While in truth, doing my pushup training didn't really take loads of time (I could do my sets in about 10 - 15 minutes... perhaps the reason why it took me 10 weeks instead of 6 to complete the course is that I tended to take longer breaks than the 45 - 90 seconds between sets... in fact, from time to time, I've been known to take ten minutes between one set and the other if Darcy wanted juice, or I was feeling particularly wiped out...) it was tiring. It seemed to me that I was always either just doing pushups or feeling sore from doing pushups. Three days a week were dedicated to the training sets and one day a week was dedicated to the assessment test.
Problem: Working the same muscles two days in a row.
Somehow that just didn't seem right to me. In the information about the pushup challenge, it specifically says not to train on consecutive days. And yet, there are only seven days in a week, so when, exactly, was I supposed to fit in my assessment? It occurred to me that I could just skip around; which is to say, I could do pushups for week one on Monday, Wednesday, and Friday, assess on Sunday. Then Week Two, I could Pushup on Tuesday, Thursday, and Saturday, assess on Monday. Week Three... wow, that got confusing fast, didn't it? I was pretty sure that two weeks of that and I would be writing it off as a bad job because I'd never be able to remember what week or day I was on, and was I pushing up today, or... nevermind.
Solution: What I ended up doing was pushing up on Monday, Wednesday and Friday, assessing on Sunday, and hoping that I wasn't too wiped out on Monday.
Problem: Monday's sets were the hardest of the week.
The first set of the week were comprised of four long sets and then one "as many as you can, minimum
Solution: I took longer in between sets to rebuild my strength. I also utilized what would probably be considered a "cheat". If I was too tired to finish all (40, 44, 36, however many there were in that set), I pushed all the way up (essentially into a downward dog position) and stretched my back out before continuing with the set. I found doing a downward dog in the middle of a set gave me some more energy to continue with the set without actually "resting".
Problem: I have a bone spur or calcium deposit in my right wrist.
This makes pushups particularly unpleasant, as it's difficult for me to bend my wrist all the way flat. On the plus side, my doctor told me that continuing to do pushups and other excercises that stretch that area will help "grind down" the spur.
Solution: On days when I really couldn't bear it, I did knuckle pushups. These are harder. So mostly, I just endured. On the plus side, the pain in my wrist is almost entirely gone, even though the bump isn't.
Problem: Now what?
See, this is the thing... the pushup challenge gave me a... something else. When my weight loss stalled out (and it has been completely crappy this year... I'll lose okay for a couple weeks, then I plateau for a few weeks, then I lose ok... my average weekly loss has been .6 pounds. At that rate, it'll take me almost as long to lose 30 pounds as it did to lose 65 pounds. And really, every week, my average gets worse... it's quite depressing really.) I had something else to point to. The pushup challenge was something I did every week, and even when I didn't improve much, I did improve. Every single week I was doing more pushups than I had the week before.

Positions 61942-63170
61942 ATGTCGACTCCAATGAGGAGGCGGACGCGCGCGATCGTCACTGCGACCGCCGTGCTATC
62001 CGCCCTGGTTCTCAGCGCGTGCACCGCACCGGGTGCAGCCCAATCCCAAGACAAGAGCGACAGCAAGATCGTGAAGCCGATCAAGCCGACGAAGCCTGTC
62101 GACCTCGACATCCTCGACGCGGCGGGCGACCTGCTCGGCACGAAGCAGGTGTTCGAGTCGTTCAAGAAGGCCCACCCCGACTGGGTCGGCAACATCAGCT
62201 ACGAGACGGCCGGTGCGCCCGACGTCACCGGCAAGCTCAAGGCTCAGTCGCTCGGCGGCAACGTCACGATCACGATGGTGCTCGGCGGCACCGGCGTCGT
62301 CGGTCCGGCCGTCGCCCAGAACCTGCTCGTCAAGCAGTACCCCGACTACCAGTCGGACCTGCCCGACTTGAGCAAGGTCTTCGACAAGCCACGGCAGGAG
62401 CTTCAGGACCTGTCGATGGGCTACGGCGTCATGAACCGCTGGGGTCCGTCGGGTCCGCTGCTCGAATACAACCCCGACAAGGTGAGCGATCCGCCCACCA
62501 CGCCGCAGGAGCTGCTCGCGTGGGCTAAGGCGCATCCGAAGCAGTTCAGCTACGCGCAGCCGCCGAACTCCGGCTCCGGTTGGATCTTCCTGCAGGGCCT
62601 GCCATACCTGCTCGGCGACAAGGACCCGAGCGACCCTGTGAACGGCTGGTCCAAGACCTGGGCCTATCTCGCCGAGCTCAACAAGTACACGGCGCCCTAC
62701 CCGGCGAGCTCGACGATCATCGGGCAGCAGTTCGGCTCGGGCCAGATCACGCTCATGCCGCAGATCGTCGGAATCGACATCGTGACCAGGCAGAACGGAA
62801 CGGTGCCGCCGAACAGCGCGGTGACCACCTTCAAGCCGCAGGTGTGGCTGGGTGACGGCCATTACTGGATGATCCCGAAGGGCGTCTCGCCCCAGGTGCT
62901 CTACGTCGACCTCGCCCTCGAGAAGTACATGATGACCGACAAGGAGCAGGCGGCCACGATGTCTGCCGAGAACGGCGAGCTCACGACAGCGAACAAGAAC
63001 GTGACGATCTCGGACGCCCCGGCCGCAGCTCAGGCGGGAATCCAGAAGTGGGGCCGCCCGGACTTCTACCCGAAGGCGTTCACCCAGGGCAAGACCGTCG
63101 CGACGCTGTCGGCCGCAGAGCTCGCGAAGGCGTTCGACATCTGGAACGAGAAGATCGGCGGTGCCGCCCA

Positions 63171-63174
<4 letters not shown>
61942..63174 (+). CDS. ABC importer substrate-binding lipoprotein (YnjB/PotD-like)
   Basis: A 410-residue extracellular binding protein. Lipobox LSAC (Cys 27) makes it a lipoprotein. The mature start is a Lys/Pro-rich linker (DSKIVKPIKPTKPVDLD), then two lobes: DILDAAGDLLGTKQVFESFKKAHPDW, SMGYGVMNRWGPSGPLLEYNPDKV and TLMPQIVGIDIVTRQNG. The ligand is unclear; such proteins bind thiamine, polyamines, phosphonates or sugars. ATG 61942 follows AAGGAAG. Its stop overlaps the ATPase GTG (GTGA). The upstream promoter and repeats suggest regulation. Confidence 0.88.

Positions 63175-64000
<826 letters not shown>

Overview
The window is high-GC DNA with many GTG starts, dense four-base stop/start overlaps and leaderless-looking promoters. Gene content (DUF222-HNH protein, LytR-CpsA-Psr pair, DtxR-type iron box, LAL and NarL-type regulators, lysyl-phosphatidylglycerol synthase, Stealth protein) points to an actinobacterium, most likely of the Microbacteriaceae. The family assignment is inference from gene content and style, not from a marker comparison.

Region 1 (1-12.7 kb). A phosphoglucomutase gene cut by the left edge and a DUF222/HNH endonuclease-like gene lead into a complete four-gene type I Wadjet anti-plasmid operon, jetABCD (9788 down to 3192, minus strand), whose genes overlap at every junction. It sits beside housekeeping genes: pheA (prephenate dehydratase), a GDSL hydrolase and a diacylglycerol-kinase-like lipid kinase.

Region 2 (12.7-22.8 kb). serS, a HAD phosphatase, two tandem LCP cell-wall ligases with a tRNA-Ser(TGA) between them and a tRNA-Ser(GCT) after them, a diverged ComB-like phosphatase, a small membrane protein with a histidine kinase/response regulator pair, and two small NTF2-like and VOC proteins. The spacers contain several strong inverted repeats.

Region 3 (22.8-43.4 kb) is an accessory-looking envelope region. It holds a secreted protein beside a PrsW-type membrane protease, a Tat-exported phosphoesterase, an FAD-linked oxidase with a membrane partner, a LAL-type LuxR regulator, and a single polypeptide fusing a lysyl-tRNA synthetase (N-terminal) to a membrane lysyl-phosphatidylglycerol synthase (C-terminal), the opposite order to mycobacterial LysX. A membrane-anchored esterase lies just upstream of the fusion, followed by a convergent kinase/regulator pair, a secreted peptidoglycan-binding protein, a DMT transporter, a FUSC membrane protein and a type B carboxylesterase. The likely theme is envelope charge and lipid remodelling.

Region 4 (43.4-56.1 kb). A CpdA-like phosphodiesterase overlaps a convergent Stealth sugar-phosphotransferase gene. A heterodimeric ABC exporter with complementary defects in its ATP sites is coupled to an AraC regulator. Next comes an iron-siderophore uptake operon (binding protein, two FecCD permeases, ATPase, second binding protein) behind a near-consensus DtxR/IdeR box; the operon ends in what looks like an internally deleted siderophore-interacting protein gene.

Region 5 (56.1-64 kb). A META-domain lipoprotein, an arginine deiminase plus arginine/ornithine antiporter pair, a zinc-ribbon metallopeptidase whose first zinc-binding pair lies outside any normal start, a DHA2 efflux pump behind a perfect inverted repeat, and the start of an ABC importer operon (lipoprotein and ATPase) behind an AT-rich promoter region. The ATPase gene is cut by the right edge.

The other thing was, unlike my weight, the pushups were something I could directly affect, control, and practice. The old adage about eat less, move more and you will lose the weight. Well, everyone who's been trying to lose weight for any length of time can tell you that sometimes that shit just don't work that way. It'd be nice if it did. It really would. Seriously.
I'm eating around 1,200 - 1,400 calories a day, my BMR (Basal Metabolic Rate) is like 1,407 (that's the number of calories I'd burn just laying around in bed all day.) Therefore, if biology was chemistry, even if I did nothing else, I'd lose weight eating what I eat. (Not much weight, admittedly... an approximate savings of 100 calories a day, it would take me 5 weeks to lose a pound...) But you know, if you've been following me along at all, that I don't lay around in bed all day.
Three days a week, I'm in the gym for at least 90 minutes a clip, burning between 400 and 600 calories, plus I clean my apartment every day, plus walks outside, plus errands and other running (well, walking) about. According to my tracker, NOT counting my housekeeping, I burn between 1,700 and 3,300 extra calories per week for working out, I should be losing between .8 and 1.3 pounds per week. Which, as we can all see, I have not been.
Pushups, however, didn't work in the same way that weight loss does. (Or, more exactly, the pushups worked in the way I wish weight loss did.) The harder I worked on the pushup challenge, the more pushups I could do.
And it gave me something else. Something to point at and say "I done good."
My weight loss is stalled out, and has been for the last three weeks. And really, all things considered, it's been sort of crap since the beginning of the year. My measurements haven't budged in the last month. (For that matter, my right arm measurements haven't moved in the last 7 months...)
But the pushups were good. I could feel impressed with myself about the pushups.
And now... I need something new.